history Command in Linux Explained [With Examples]

Written by: Linuxopsys   |   Last updated: September 20, 2023

The history command in Unix-like operating systems such as Linux and macOS is used to display the command history of a terminal session. This command is particularly useful in the Bash shell, where it's often employed to view, navigate, and manipulate the list of previously executed commands.

Each command executed is treated as an event and associated with an event number. These commands are saved in a history file (typically ~/.bash_history for the Bash shell, ~/.zsh_history for Zsh).

As commands are executed in the active shell, they are added to the history in RAM, not directly appended to any file. It is only appended to the file when the bash terminal is closed (or unless -a option is used).


  • Recalling complex commands.
  • Repeating previous commands.
  • Identifying actions taken on a system at a specific time.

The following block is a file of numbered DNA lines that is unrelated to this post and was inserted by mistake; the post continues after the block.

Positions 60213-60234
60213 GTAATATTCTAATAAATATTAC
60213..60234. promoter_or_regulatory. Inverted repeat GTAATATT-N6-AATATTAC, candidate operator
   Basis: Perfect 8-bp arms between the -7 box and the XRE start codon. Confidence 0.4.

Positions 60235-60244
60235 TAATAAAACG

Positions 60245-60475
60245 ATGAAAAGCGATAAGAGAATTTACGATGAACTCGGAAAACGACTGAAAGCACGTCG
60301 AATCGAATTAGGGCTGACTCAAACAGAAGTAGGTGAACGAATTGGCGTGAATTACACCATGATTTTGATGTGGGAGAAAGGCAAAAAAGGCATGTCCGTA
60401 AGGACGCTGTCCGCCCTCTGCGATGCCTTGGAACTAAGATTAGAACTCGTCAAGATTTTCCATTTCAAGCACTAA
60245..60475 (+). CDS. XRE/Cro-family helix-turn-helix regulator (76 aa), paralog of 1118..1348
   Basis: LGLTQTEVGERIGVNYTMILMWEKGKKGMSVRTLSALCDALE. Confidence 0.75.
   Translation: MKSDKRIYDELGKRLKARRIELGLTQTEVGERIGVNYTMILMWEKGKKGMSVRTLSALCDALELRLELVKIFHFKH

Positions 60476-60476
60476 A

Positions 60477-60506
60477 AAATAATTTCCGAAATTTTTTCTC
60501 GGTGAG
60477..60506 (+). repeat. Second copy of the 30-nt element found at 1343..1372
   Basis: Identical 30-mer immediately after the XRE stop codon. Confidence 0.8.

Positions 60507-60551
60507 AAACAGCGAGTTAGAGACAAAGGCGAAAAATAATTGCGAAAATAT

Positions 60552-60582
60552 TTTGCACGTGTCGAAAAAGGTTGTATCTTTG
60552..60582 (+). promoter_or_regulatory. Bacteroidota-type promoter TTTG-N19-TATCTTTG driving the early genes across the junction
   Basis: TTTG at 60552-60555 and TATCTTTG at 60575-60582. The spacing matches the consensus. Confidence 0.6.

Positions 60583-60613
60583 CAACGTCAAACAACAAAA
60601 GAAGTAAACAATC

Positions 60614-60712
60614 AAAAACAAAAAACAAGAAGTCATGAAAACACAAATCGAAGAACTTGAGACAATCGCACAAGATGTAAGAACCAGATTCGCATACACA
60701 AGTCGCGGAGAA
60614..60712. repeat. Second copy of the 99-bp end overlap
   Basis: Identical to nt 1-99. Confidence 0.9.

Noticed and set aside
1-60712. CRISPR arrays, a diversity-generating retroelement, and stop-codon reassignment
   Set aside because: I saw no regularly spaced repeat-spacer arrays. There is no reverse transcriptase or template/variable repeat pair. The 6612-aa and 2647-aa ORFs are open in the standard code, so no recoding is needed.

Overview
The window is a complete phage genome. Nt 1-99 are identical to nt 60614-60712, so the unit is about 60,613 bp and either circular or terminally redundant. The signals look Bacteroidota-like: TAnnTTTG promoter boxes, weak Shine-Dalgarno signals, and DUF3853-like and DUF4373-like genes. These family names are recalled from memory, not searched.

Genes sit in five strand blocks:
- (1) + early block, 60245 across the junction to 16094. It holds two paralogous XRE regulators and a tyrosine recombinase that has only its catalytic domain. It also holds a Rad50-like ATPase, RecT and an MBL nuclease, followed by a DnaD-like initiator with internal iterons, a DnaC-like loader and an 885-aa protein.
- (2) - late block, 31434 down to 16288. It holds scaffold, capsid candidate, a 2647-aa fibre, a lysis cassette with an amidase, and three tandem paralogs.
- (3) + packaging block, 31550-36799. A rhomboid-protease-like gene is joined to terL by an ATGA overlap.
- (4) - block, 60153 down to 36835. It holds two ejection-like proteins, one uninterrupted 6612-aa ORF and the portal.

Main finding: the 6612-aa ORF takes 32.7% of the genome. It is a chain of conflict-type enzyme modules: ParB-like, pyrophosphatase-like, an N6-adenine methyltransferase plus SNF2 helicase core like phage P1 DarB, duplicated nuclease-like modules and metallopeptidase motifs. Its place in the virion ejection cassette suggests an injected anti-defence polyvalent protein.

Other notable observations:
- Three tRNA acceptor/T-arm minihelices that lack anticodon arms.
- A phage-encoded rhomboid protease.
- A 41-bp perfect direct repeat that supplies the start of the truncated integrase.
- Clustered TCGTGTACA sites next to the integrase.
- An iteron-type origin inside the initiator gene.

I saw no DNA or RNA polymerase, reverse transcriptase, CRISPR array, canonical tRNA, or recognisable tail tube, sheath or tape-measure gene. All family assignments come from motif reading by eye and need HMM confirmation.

Here's the basic syntax of history command:

history [option]

Here's a breakdown of the possible options and how n can be used with them:


  • -c: Clears the entire command history.
  • -d offset: Deletes the history entry at a specific position offset.
  • -a: Appends the current session to the history file.
  • -n: Reads all history lines not already read from the history file into the current session's history.
  • -r: Reads the history file and appends its contents to the current session's history.
  • -w: Replace the content of the history file with your current session history.
  • -p arg [arg ...]: Performs history substitution on the following arguments and displays the result. It doesn’t save the result to the history list.
  • -s arg [arg ...]: Adds the arguments as a single entry in the history list.